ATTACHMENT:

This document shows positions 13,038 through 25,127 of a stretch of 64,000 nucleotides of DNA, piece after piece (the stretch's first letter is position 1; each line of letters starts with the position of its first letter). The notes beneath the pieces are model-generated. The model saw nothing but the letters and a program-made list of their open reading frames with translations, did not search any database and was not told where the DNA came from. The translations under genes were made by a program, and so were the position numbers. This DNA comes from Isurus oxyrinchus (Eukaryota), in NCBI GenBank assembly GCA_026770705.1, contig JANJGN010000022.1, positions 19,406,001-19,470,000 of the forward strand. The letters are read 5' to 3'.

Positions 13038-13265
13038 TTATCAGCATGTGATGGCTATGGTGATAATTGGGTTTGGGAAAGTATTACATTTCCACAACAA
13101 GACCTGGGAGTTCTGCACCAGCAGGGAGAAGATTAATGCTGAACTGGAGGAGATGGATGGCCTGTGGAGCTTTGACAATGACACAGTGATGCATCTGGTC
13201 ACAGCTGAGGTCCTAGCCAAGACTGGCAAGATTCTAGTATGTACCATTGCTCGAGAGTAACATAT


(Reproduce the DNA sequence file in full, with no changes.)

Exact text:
This document shows positions 13,038 through 25,127 of a stretch of 64,000 nucleotides of DNA, piece after piece (the stretch's first letter is position 1; each line of letters starts with the position of its first letter). The notes beneath the pieces are model-generated. The model saw nothing but the letters and a program-made list of their open reading frames with translations, did not search any database and was not told where the DNA came from. The translations under genes were made by a program, and so were the position numbers. This DNA comes from Isurus oxyrinchus (Eukaryota), in NCBI GenBank assembly GCA_026770705.1, contig JANJGN010000022.1, positions 19,406,001-19,470,000 of the forward strand. The letters are read 5' to 3'.

Positions 13038-13265
13038 TTATCAGCATGTGATGGCTATGGTGATAATTGGGTTTGGGAAAGTATTACATTTCCACAACAA
13101 GACCTGGGAGTTCTGCACCAGCAGGGAGAAGATTAATGCTGAACTGGAGGAGATGGATGGCCTGTGGAGCTTTGACAATGACACAGTGATGCATCTGGTC
13201 ACAGCTGAGGTCCTAGCCAAGACTGGCAAGATTCTAGTATGTACCATTGCTCGAGAGTAACATAT